We have seen markets all over the world where we would buy fresh fruits and vegetables. They are usually a delightful way to see the real locals of a country. The market in Diego Suarez was stunning. A huge variety of local peoples from all walks of life. We saw the extremely poor and also locals who have moved up in society wearing modern clothing and using cell phones. We saw unusual types of foods, meats being butchered in the open air, live animals being sold, dried and cooked fish, pickled foods in plastic soda bottles, and more. There were kids of all ages just playing in the market, mothers feeding infants in the stalls, and of course there was trash everywhere. Fortunately for us, it didn’t rain while we were there because it would have been a muddy mess. But, we really enjoyed visiting the market and I really recommend reviewing the photo album below.
There was one picture Gina of s/v Solace took of a baby playing in the dirt at the market. The photo didn’t turn out well on the camera, but I spent an hour or two processing it with tools I use. I really like how it turned out. Click on the image for a bigger version.
One day, we were walking by some stores and spotted some very interesting wooden global maps. Then I saw some high-quality ship models as well. After a store attendant opened the store for us, we went to have a closer look. I was really tempted by the maps and one of the ship models which provided a look at the insides of a wooden sailing ship from the 17th century. But, I was shocked to find the maps cost over 600 Euros and the ship was 2900 Euros. They were excellent quality though. See the pictures in the album.
After a few days, with 30 knot winds blowing every day, our boats were covered in red dirt from head to toe. Every step we took on the decks just spread red foot prints over everything. And, we noticed our sheets and halyards, even the shrouds, were covered on the front with red dirt. I had Karen take me up the mast and I washed the shrouds so the red dirt would be less likely to get on our new main sails when we deployed them later.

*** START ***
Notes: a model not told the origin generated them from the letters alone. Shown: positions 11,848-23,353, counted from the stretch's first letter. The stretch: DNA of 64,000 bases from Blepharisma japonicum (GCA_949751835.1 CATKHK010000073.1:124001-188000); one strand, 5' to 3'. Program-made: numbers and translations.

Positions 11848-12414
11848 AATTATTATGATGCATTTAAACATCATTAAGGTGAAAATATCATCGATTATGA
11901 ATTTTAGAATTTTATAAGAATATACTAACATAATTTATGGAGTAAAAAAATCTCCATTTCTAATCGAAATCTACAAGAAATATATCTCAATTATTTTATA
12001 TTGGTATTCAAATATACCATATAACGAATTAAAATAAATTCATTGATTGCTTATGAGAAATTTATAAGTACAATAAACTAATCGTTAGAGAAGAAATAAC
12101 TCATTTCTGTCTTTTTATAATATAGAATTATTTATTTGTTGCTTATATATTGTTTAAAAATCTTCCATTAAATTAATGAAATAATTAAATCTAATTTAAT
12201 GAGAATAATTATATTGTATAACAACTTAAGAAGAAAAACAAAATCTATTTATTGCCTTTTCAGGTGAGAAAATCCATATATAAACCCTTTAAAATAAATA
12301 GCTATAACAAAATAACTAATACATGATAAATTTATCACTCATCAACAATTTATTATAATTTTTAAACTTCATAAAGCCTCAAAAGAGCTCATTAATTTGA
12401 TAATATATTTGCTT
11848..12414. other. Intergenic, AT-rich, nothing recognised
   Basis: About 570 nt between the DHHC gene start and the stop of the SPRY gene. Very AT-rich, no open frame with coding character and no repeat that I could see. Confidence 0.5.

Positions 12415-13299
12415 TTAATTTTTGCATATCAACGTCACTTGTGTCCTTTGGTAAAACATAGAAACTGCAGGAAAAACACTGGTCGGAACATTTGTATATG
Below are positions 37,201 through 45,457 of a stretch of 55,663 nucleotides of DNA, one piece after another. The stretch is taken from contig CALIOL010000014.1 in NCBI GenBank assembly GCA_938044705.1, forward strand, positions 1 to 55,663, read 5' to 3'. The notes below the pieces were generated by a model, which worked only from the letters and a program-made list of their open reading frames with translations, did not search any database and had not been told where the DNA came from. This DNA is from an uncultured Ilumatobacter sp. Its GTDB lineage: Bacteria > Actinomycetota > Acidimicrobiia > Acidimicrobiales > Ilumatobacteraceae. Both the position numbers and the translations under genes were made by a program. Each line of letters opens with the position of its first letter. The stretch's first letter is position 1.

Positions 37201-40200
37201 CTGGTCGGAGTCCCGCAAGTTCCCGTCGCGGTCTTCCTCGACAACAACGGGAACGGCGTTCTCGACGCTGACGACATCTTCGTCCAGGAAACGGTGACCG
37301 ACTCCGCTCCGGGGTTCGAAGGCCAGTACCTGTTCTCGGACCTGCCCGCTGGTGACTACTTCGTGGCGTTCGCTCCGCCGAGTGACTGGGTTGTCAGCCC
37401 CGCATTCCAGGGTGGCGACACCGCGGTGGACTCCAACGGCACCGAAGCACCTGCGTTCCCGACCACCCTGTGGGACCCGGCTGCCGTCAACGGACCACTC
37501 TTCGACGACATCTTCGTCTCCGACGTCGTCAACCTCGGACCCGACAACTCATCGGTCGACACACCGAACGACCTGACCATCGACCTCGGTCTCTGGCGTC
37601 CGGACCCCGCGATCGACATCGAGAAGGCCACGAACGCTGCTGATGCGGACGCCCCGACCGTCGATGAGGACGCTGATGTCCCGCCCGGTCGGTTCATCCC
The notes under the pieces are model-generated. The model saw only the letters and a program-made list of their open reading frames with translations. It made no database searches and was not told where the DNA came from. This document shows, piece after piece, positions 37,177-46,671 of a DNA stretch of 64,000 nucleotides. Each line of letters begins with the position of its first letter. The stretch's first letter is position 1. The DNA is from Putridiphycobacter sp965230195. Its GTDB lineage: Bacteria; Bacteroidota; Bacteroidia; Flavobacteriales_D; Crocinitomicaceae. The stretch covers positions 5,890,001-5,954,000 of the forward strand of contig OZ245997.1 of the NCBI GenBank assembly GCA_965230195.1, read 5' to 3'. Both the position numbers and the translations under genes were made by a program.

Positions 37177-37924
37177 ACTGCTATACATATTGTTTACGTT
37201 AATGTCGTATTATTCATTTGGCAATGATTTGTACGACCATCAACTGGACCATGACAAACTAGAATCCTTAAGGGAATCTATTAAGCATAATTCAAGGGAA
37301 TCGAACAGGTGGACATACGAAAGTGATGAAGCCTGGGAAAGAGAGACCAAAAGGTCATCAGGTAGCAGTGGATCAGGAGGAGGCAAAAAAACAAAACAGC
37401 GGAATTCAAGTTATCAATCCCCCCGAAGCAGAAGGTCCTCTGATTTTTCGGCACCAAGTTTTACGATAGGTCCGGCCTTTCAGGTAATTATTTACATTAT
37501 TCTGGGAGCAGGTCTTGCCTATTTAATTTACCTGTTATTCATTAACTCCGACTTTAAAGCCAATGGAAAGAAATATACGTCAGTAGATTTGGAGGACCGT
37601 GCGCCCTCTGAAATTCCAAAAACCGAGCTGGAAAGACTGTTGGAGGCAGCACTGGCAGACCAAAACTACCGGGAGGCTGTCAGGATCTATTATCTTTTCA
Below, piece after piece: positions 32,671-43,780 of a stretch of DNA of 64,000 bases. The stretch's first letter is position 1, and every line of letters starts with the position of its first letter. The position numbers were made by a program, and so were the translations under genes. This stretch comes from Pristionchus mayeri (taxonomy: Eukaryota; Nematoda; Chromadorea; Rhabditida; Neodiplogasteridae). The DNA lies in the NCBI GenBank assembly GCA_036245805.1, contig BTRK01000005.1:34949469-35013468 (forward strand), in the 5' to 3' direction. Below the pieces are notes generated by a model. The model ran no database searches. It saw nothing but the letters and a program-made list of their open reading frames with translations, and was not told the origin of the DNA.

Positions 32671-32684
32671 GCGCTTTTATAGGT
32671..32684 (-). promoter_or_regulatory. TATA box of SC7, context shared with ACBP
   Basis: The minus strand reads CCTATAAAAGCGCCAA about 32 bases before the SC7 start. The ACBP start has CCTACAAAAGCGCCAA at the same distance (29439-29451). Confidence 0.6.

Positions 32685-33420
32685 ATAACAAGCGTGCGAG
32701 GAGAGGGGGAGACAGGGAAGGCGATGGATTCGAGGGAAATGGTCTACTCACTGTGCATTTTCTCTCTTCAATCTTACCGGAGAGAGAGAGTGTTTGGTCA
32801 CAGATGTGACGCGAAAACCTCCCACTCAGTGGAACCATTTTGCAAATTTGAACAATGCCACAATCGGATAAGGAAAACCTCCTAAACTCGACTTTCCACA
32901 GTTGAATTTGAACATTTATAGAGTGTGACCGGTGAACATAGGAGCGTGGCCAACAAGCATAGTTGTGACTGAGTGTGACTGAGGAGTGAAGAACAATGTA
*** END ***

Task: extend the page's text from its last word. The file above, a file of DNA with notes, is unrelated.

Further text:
Here is the photo album giving you a taste of Diego Suarez:
In the middle of the night, Karen heard some shouting and it woke me up as well. Karen got up to investigate first and she looked around the boat, but didn’t see anything. She came back to me and said she heard English. I said it must have been Paul and Gina on s/v Solace, so I turned on our radio. Next I tried sending a text message because I saw them shining a flashlight around the boat. They wrote back saying someone had came onto their boat and tried to steal a portable generator they had tied down in the cockpit. Paul woke up and shouted, and the man jumped off the boat into the water. There was a dug-out canoe waiting nearby. They discovered ropes had been cut on the generator, and later discovered two bundled ropes had been cut and taken off the bow deck. Paul and Gina were fine, but shaken by the violation of their property, and the realization the guy had a knife.
The next night, we both implemented infrared security alarms (that we bought from this original site) on the decks of our boats. And the day after that, we decided to move our boats back to the entrance of the bay in preparation to head around the cape at the north end of Madagascar. The winds were forecasted to drop some the next day. Although, on our way back to the entrance, we were once again trudging our way through 30+ knot winds to the other side.
Diego Suarez was definitely a memorable visit. But, we had stayed several days waiting for the weather break and were anxious to get around to the calmer waters and winds on the west side of Madagascar. Below is a map of our anchorage at Diego Suarez. If you zoom in you can see the sunken ships nearby.